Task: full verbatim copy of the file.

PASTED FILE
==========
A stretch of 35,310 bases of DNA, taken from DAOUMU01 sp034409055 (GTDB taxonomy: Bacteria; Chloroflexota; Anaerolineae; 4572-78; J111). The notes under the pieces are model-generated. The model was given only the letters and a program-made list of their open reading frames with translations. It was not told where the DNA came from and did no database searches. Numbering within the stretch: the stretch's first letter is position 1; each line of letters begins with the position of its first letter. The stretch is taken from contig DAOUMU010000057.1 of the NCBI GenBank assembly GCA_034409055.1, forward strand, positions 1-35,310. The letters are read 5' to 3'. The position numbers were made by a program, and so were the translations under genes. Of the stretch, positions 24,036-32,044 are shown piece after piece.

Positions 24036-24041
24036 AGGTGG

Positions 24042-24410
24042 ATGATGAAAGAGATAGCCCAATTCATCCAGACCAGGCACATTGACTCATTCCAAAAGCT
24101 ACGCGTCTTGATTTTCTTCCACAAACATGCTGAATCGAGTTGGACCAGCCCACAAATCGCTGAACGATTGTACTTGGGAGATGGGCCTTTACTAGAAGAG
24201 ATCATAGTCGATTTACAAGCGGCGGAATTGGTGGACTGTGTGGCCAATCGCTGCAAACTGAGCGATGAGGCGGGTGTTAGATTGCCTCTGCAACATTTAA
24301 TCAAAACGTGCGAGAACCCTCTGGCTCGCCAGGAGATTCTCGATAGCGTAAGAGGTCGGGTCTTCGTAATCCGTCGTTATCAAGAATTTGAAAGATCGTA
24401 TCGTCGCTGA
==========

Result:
A stretch of 35,310 bases of DNA, taken from DAOUMU01 sp034409055 (GTDB taxonomy: Bacteria; Chloroflexota; Anaerolineae; 4572-78; J111). The notes under the pieces are model-generated. The model was given only the letters and a program-made list of their open reading frames with translations. It was not told where the DNA came from and did no database searches. Numbering within the stretch: the stretch's first letter is position 1; each line of letters begins with the position of its first letter. The stretch is taken from contig DAOUMU010000057.1 of the NCBI GenBank assembly GCA_034409055.1, forward strand, positions 1-35,310. The letters are read 5' to 3'. The position numbers were made by a program, and so were the translations under genes. Of the stretch, positions 24,036-32,044 are shown piece after piece.

Positions 24036-24041
24036 AGGTGG

Positions 24042-24410
24042 ATGATGAAAGAGATAGCCCAATTCATCCAGACCAGGCACATTGACTCATTCCAAAAGCT
24101 ACGCGTCTTGATTTTCTTCCACAAACATGCTGAATCGAGTTGGACCAGCCCACAAATCGCTGAACGATTGTACTTGGGAGATGGGCCTTTACTAGAAGAG
24201 ATCATAGTCGATTTACAAGCGGCGGAATTGGTGGACTGTGTGGCCAATCGCTGCAAACTGAGCGATGAGGCGGGTGTTAGATTGCCTCTGCAACATTTAA
24301 TCAAAACGTGCGAGAACCCTCTGGCTCGCCAGGAGATTCTCGATAGCGTAAGAGGTCGGGTCTTCGTAATCCGTCGTTATCAAGAATTTGAAAGATCGTA
24401 TCGTCGCTGA